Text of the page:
Posted by Jonathan Maus (Publisher/Editor) on March 4th, 2020 at 11:20 am
It’s been well over five years since TriMet and the City of Portland opened the bikeways along the Orange Line MAX in inner southeast. Despite spending an unprecedented $40 million (not counting the Tilikum Crossing Bridge) to make biking and walking on nearby streets better, there was confusion and grumbling from bicycle users from Day One.
“I got turned around twice trying to navigate the maze of crossings between SE 8th and SE 12th to get to Clinton,” wrote one reader in a comment when the facilities opened in October 2014. “I still haven’t figured out how to get to Clinton,” said another.
That confusion led to a serious injury collision between a bicycle rider and bus operator in 2015. In 2019 PBOT settled a lawsuit based on that collision for $145,000. PBOT Commissioner Chloe Eudaly said at the time that the intersection where the collision occurred — SE Milwaukie Ave and Tilikum Way — was “complicated”.
Late last month PBOT added new markings to the intersection to make it less so.
As I rolled up to the intersection recently I thought someone had tagged the sidewalk. “TO CLINT” and “TO GIDEON AND MILW” read giant while letters on the sidewalk adjacent to Tilikum Way as I headed eastbound toward Milwaukie. With two separate bicycle symbols and arrows, PBOT hopes the new markings will do a better job directing traffic at this very non-standard junction of streets, sidewalks, and rail tracks.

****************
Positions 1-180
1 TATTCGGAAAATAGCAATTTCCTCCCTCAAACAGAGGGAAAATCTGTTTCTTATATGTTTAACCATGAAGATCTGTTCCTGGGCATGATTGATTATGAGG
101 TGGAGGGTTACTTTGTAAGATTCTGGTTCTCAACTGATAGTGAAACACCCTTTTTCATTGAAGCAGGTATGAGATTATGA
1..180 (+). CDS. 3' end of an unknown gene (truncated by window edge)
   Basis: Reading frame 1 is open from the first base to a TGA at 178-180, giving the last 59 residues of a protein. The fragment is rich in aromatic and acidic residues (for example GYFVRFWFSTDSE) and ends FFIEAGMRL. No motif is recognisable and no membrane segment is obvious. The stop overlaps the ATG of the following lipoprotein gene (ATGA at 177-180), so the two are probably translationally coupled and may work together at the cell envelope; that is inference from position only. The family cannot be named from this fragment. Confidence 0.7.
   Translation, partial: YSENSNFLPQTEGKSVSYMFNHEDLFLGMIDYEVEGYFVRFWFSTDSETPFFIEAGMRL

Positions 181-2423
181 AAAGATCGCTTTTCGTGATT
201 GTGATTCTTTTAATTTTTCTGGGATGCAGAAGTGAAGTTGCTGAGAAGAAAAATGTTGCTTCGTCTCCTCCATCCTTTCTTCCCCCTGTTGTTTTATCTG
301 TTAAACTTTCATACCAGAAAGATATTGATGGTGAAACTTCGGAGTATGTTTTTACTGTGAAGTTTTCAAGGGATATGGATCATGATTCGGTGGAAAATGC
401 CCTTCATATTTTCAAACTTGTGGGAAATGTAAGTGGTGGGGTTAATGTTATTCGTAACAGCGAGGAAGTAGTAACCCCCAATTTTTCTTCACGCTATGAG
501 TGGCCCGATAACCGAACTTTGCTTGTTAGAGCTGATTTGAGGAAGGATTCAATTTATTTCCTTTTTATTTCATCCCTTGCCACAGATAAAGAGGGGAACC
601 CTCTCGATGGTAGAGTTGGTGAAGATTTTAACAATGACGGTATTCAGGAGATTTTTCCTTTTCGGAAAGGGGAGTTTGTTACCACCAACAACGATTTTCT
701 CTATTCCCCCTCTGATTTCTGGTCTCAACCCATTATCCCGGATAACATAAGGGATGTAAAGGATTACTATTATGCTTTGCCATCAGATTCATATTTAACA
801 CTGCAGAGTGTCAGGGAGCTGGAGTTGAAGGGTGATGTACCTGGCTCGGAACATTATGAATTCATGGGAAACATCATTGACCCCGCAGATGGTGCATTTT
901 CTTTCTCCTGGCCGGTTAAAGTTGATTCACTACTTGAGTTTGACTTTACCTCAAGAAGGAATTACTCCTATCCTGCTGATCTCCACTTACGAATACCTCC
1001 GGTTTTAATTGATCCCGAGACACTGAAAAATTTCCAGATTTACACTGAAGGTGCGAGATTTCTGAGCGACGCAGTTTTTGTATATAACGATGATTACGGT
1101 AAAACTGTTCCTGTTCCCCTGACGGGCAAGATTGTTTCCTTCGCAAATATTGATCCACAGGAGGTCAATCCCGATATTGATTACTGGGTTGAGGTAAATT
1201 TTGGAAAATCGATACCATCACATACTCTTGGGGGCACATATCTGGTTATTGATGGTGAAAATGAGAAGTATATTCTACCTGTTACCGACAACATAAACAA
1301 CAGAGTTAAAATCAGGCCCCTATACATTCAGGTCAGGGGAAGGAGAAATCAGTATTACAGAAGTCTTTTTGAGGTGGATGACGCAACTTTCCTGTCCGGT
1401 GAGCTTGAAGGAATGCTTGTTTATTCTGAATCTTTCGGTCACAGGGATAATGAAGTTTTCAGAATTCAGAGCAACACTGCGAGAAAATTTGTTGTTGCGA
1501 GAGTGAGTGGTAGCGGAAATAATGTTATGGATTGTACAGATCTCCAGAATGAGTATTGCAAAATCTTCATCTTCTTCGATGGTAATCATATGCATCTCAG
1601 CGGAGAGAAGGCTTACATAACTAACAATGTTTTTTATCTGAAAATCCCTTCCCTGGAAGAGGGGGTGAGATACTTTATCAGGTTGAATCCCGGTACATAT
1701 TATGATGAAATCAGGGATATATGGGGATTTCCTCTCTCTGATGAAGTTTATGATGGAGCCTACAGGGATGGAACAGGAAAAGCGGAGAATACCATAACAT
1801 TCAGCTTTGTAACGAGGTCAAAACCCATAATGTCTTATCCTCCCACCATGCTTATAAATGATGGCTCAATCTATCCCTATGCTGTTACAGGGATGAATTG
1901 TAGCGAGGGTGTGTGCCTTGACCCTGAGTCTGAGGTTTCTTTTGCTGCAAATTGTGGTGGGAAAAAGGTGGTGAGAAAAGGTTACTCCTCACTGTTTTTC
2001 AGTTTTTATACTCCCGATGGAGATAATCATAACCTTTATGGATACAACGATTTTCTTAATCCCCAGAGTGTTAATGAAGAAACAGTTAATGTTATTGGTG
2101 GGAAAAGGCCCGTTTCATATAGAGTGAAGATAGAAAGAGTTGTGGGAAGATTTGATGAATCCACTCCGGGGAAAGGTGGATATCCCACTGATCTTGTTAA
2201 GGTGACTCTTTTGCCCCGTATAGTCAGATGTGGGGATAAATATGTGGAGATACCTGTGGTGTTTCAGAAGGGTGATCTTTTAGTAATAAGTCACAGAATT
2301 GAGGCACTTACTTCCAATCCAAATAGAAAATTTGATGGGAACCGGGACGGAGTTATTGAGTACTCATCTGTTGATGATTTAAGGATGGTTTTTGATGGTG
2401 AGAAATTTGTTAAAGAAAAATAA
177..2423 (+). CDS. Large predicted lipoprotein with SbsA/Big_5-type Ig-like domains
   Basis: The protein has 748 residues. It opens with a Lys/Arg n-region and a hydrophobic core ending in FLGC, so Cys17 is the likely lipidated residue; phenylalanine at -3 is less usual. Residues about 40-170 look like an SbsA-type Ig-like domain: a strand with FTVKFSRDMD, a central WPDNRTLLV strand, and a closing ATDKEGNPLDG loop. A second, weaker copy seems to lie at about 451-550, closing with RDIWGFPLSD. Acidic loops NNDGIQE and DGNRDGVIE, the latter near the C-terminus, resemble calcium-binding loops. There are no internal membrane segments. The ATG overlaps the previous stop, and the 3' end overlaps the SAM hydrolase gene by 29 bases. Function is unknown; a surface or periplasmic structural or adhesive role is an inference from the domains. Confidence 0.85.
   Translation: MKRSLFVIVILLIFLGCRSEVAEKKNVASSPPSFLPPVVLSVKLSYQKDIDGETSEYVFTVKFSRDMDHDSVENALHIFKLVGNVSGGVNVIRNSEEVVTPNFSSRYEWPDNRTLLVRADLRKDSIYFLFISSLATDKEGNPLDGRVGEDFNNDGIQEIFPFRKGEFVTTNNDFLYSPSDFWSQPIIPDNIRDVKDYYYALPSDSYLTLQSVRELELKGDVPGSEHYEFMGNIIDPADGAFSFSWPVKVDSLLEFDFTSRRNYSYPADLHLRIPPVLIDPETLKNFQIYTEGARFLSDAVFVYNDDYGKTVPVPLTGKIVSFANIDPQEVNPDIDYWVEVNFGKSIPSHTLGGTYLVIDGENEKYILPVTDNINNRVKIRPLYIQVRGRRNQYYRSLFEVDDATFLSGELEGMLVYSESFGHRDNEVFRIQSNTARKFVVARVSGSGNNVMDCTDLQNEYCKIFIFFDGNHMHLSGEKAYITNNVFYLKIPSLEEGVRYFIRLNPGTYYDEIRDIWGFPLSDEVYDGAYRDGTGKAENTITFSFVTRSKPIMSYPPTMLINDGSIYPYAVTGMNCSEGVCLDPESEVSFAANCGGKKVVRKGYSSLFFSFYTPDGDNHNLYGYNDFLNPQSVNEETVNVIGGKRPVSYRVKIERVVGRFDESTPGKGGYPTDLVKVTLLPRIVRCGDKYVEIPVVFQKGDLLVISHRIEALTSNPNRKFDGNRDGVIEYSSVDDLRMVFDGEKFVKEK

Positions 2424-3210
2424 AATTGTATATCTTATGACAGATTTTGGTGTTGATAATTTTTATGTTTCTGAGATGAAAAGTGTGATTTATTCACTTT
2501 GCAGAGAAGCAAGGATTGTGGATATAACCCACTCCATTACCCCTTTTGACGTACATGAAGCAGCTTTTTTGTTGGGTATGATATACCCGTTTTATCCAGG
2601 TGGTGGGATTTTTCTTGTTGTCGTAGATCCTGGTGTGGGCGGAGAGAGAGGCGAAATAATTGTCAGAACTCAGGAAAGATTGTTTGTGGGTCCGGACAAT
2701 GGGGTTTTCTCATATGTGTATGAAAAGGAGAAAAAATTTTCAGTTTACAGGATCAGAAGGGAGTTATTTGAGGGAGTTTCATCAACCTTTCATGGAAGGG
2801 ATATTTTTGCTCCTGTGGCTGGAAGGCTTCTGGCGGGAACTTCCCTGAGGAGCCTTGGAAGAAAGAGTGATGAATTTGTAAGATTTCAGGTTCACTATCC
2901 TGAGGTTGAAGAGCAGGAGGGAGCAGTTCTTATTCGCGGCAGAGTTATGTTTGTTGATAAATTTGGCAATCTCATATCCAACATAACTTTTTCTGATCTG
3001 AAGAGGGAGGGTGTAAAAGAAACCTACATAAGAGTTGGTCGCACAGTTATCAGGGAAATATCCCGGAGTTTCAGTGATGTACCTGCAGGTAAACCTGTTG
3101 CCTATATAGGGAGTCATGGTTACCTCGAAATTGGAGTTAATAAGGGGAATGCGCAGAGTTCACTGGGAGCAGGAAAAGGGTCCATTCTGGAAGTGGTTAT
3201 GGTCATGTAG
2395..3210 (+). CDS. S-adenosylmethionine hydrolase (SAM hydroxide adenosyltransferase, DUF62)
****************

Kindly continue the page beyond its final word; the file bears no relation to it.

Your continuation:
PBOT has also added new markings in the crosswalk of SE Milwaukie. One side is white and the other is green. Usually green and white are used to separate bicycling (green) and walking (white) routes. But since this is such a high volume bikeway, perhaps in this context they’re also meant to separate bike users riding different directions.
I’ve asked PBOT to explain what spurred these changes. I’m curious if they were done in response to general complaints and concerns or if they’re a direct result of the recent legal settlement. I’ll update this post when I hear back. UPDATE: PBOT Public Information Officer Dylan Rivera says, “Yes, these new markings are some of the adjustments we have made as a result of the suit.”
Do you use this route? Do the new markings help clarify where you should go?
— Jonathan Maus: (503) 706-8804, @jonathan_maus on Twitter and firstname.lastname@example.org
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